Why is the meditative state one that we should all aspire to? How can we live happier and more fulfilled lives when we live from this state of meditative awareness? These are the questions we will explore in this reading, as we continue down the path of yoga.
First of all, what does it mean to be meditative? On the physical level, it’s a calm and relaxed state of being. The parasympathetic nervous system is leading the way, rather than the fight-or-flight cortisol-fueled state of anxiety. This means our thoughts are clear and our hormones and bodily processes are in a state of balance.
From this meditative place, we let go of tension and are able to make better decisions. We’re responsive, rather than reactive – creating a healthier place from which to communicate in our intimate relationships. When our mind is relaxed and in a meditative condition, we’re able to see things more clearly, and we’re less attached to our conditioned beliefs, assumptions and expectations.
To be meditative is to rest in present moment awareness. This is where life unfolds, and it’s where we want to rest in as many moments of our lives as is possible. To further cultivate this meditative state, we can do a number of things.
The most obvious is, of course, to practice meditation on a regular basis. If we can work up to meditating for 30 minutes in the morning and 30 minutes in the evening, we’ll find ourselves moving through the other minutes of our lives in a more meditative state than we would otherwise. However, if this sounds like an overwhelming amount of time for meditation, you can practice short periods of meditation throughout the day. By simply taking five minutes to meditate every hour, you’ll be dropping into a meditative state much more easily as you go about your work or daily chores. (Learn more about meditation and trusting the practice here.)
Take Care of Your Body
To be in a meditative state we need to take care of our bodies, because it’s really hard to rest in a state of relaxation when our body-minds are agitated. That said, good sleep, proper nutrition, and plenty of water are all necessary for good health. Sunshine and daily exercise are essentials, too. And when it’s not sunny outside, be sure to take vitamin D.
During the winter we need to practice meditating for longer amounts of time because there are no warm temperatures or relaxing sunshine and poolside days to get us there. Luckily, the winter months are intended to be a time of planting contemplative seeds that will spring forth in the springtime. So, commit to a regular meditation practice as soon as the temperatures begin to drop.
The physical practice of yoga helps us become meditative. As we tap into our breath and slow our thinking minds down to move through asanas, we get really present in the moment as we drop into the sensations of our physical body and the practice of synchronized breathing. When you simply can’t sit still to meditate, roll out your sticky mat and take to your yoga practice.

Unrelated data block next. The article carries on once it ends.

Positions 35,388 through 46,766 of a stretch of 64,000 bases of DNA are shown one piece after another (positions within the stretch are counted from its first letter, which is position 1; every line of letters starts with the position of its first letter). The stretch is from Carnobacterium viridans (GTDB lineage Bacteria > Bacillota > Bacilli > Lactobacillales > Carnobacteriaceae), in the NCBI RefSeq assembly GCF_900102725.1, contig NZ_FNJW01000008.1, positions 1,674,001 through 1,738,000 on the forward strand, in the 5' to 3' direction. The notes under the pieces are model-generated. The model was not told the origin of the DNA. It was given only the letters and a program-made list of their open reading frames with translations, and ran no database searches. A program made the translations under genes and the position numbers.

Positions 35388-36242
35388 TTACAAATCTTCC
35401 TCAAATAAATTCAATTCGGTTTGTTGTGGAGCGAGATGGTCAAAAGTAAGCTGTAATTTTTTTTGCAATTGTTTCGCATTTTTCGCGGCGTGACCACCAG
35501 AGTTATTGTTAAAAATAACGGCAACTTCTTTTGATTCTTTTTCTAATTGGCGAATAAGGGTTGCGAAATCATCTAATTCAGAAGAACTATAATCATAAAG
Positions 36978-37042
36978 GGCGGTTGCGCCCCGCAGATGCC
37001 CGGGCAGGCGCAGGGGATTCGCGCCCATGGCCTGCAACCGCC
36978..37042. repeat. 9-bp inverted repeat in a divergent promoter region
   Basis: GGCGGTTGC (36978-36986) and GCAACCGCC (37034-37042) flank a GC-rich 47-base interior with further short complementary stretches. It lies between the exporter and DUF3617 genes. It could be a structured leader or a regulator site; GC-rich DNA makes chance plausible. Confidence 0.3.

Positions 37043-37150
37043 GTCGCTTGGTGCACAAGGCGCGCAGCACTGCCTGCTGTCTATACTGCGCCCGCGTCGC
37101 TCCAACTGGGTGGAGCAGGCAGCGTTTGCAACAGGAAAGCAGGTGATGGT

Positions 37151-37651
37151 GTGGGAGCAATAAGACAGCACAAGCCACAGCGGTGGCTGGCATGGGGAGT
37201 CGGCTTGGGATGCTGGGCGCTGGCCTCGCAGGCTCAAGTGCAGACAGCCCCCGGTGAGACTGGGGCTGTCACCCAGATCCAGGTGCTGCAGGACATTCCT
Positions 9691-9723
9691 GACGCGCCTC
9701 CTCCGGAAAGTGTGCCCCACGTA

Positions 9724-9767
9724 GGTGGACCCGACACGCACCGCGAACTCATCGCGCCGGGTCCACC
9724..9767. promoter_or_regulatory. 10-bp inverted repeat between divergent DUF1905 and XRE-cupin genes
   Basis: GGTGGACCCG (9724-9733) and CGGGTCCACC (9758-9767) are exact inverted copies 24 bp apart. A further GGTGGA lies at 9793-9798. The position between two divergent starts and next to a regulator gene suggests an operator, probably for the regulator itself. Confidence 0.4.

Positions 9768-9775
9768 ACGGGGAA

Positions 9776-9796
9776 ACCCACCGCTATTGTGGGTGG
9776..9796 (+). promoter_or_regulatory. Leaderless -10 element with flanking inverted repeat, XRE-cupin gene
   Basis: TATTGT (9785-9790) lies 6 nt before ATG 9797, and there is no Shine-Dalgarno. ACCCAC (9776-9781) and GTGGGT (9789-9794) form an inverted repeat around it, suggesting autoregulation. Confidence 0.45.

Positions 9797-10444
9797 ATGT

Yin yoga is an excellent style of yoga to help you drop into a meditative state. With Yin yoga, we hold postures for long periods of time, and with a gifted teacher talking you through the practice, it becomes quite natural to enter a meditative state. By the end of a Yin yoga class you’ll feel so deeply relaxed you can typically rest in a meditative state long after the final pose of savasana, or corpse pose. (Learn more about Yin yoga here.)
The breath is also a portal into meditative states of being. Whenever you want to enter this place of calm, you can begin by practicing some of your favorite pranayama techniques, or deep breathing exercises. With pranayama, we take deep breaths, learning how to elongate the inhalation and exhalation. We learn how to become masters of our breath, which, in turn, quiets the mind and drops the body into a state of relaxation. Some of the most popular meditative breaths are: nadi shodhana (alternate nostril breath), complete yogic breath, ujjayi (ocean breath) and breath of fire.
Chanting mantras are another powerful tool for helping us drop into meditative states of existence. This is commonly referred to as japa meditation, and it’s a really effective practice to help quiet the mind. All you do is chant a mantra (such as Om Namah Shivayah) over and over again until the thinking mind settles and you’re resting in present moment awareness – in a meditative state of being. (Learn more about mantras here.)
Practice Yogic Sleep
Another way to enter into a meditative state is through yoga nidra, the practice often referred to as yogic sleep. In this practice, you’re guided by a teacher into a deep state of relaxation – by scanning the body and relaxing every part of it with your focused attention – and without actually falling to sleep. By the time this practice is finished, you’ll be able to rest quietly in a meditative state for quite some time.
Of course, we can’t always live from a state of meditation. Modern living doesn’t allow it. But we can certainly shift our attention more and more in that direction as we follow and practice the amazing practices of yoga!